When reviews of all of New Zealand's branch railways were conducted in 1930 and 1952, the Kingston route was considered a main line and therefore not assessed. However, after a railcar service was briefly considered in the 1930s, regular passenger services were cancelled, though seasonal excursions and holiday trains ran for another two decades. The last one ran in Easter 1957, and passenger trains were a very rare sight on the Kingston line in the 1960s. Not long before the seasonal excursions ended, so did another service: the Friday mixed train between Invercargill and Lumsden ceased running in November 1956. The line then settled into a pattern of daily freight trains from Lumsden to Invercargill and return, augmented by a twice-weekly service onwards to Kingston.
Traffic on the section from Lumsden to Kingston was in serious decline by 1970, but a revival in traffic came when New Zealand Railways made a surprise announcement that it would be operating a heritage train from Invercargill to Kingston re-using the "Kingston Flyer" name. Two AB class locomotives were employed to operate the train, which commenced on 21 December 1971, two months after regular steam workings had ceased. Two return trips were run a day from December to April and they proved to be wildly popular, carrying over 30,000 passengers per season. Freight was carried on the first train to Kingston and last to Invercargill.
Sadly, the line between Lumsden and Garston was damaged by flooding in February 1979 and the last Kingston Flyer ran not long afterwards, on the 17 April. The last goods train to Kingston, hauled by Dj 1228, ran on 22 November. Official closure of the line between Lumsden and Garston came on 26 November 1979. For the next three years, the Kingston Flyer ran - less successfully - elsewhere, but in 1982, it came to Kingston. There were initially plans to operate it all the way to Garston, but these were later changed to Fairlight and the six kilometres between Garston and Fairlight was closed. The 14 kilometres between Fairlight and Kingston is still open for the Kingston Flyer. There are proposals to relay track back to Gaston as the rail corridor is still designated for rail use.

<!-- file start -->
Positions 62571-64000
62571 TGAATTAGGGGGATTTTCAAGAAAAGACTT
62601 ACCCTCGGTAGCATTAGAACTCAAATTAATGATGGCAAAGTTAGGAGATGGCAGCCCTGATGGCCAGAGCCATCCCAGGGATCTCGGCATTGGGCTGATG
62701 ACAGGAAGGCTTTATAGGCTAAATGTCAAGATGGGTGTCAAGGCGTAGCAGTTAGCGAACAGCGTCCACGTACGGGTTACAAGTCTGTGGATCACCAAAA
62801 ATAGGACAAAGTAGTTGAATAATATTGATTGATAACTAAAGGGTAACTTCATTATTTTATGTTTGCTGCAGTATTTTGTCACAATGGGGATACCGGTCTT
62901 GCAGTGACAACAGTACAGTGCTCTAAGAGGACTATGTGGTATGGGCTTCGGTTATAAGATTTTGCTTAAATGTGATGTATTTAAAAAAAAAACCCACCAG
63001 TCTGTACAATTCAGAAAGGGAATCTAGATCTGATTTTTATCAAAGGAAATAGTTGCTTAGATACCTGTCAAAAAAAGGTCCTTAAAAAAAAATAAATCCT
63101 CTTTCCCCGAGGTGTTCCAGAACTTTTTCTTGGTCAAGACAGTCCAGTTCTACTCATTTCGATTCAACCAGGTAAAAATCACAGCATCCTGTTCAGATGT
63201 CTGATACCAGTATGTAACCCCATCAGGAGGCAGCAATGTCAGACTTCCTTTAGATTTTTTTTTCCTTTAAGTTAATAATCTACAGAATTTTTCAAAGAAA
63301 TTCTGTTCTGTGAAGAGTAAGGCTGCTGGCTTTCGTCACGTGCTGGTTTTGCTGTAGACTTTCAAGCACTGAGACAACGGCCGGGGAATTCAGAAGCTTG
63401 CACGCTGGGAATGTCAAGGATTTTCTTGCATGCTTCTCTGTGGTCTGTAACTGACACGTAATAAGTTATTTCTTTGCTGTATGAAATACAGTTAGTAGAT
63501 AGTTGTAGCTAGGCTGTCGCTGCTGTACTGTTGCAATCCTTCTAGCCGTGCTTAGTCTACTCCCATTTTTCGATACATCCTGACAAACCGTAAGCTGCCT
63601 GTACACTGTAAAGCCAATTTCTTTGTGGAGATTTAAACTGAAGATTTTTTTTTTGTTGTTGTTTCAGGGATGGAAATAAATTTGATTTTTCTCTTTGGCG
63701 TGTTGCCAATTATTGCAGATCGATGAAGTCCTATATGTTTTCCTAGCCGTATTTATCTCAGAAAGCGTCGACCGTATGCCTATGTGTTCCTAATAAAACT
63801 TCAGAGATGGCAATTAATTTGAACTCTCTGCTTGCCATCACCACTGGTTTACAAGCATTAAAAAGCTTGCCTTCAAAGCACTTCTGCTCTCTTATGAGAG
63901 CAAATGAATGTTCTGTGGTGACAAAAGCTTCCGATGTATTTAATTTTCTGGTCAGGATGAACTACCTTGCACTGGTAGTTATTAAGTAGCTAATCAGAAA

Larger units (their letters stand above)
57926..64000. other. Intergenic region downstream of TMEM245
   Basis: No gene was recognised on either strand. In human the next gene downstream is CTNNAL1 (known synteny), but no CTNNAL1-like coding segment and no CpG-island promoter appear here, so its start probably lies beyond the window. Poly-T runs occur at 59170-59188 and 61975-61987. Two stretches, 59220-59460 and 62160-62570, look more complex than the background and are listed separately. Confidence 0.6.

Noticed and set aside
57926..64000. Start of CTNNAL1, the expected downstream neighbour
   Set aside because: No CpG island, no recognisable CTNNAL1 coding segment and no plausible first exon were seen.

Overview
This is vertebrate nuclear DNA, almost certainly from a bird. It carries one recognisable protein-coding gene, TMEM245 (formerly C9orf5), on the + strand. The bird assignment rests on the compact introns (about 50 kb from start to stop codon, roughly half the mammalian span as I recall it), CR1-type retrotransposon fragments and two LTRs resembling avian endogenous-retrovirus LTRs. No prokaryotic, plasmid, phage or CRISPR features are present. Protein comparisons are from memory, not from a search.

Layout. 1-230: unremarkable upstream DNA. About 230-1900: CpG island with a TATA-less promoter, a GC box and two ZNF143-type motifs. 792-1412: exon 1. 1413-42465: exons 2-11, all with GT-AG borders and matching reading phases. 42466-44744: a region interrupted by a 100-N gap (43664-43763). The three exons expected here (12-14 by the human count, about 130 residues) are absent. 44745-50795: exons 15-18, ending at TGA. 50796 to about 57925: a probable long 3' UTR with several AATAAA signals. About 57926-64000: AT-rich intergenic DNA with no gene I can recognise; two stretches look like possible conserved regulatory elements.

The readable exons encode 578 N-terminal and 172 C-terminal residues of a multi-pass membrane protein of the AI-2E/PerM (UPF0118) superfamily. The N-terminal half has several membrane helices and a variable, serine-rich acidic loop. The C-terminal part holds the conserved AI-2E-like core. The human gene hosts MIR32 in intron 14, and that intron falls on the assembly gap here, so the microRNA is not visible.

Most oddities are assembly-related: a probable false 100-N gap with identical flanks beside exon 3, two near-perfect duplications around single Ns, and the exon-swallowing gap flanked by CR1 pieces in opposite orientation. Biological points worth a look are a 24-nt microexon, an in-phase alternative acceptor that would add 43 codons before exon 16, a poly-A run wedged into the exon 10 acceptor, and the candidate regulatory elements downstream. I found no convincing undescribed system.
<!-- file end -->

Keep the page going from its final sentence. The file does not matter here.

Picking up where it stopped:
South of Lumsden, the Kingston Branch was busy with trains heading to the Mossburn Branch with materials for various development schemes, the most prominent being the Manapouri hydro scheme. Once this traffic ceased the line became very quiet, with just two trains a week in its last year of existence. On 13 December 1982, the line from Makarewa to Lumsden closed, the same day as the Mossburn Branch. The 12 km section from Invercargill to Makarewa remains open, incorporated into the Wairio Branch.
The branch today
The two ends of what was once considered to be a main line remain open, while the large middle section's relics have disappeared with time and the impacts of development. For example, the triangular platform at Makarewa that once served Kingston and the Wairio Branch as well as the large Freezing Works, disappeared sometime between 1995 and 1998. The last rails in the yard lifted when the freezing works were demolished. From here to Winton the formation has been completely obliterated due to intensive dairy farming. From Winton to Centre Bush, little remains except the formation and the occasional minor bridge; the first goods shed still standing is located at the site of the old Centre Bush yard. Well-preserved remnants can be found in Lumsden, including the water tower, a little trestle bridge, and the station building that is now used as a tourist centre. In Lowther, the loading bank remains, and not too far away some rails are embedded in the old level crossing site on Ellis Road. Another level crossing is intact in Athol, and one of the farthest north relics of the line is found just outside of Garston, the old combined road/rail bridge. At the old Fairlight bridge crossing the line becomes 'live' as the southern terminal of the Kingston Flyer Ltd's vintage railway. The old line is reasonable easy to follow on Google Earth Satellite view.
- Official page of the Kingston Flyer
- Photo of Invercargill Railway Station in 1860s showing wooden rails
- Southland Times, 23 Nov. 1979
- Lakes District Council/draft plan - Kingston
- Churchman, Geoffrey B., and Hurst, Tony; The Railways Of New Zealand: A Journey Through History, HarperCollins Publishers (New Zealand), 1991 reprint
- Leitch, David, and Scott, Brian; Exploring New Zealand's Ghost Railways, Grantham House, 1998 revised edition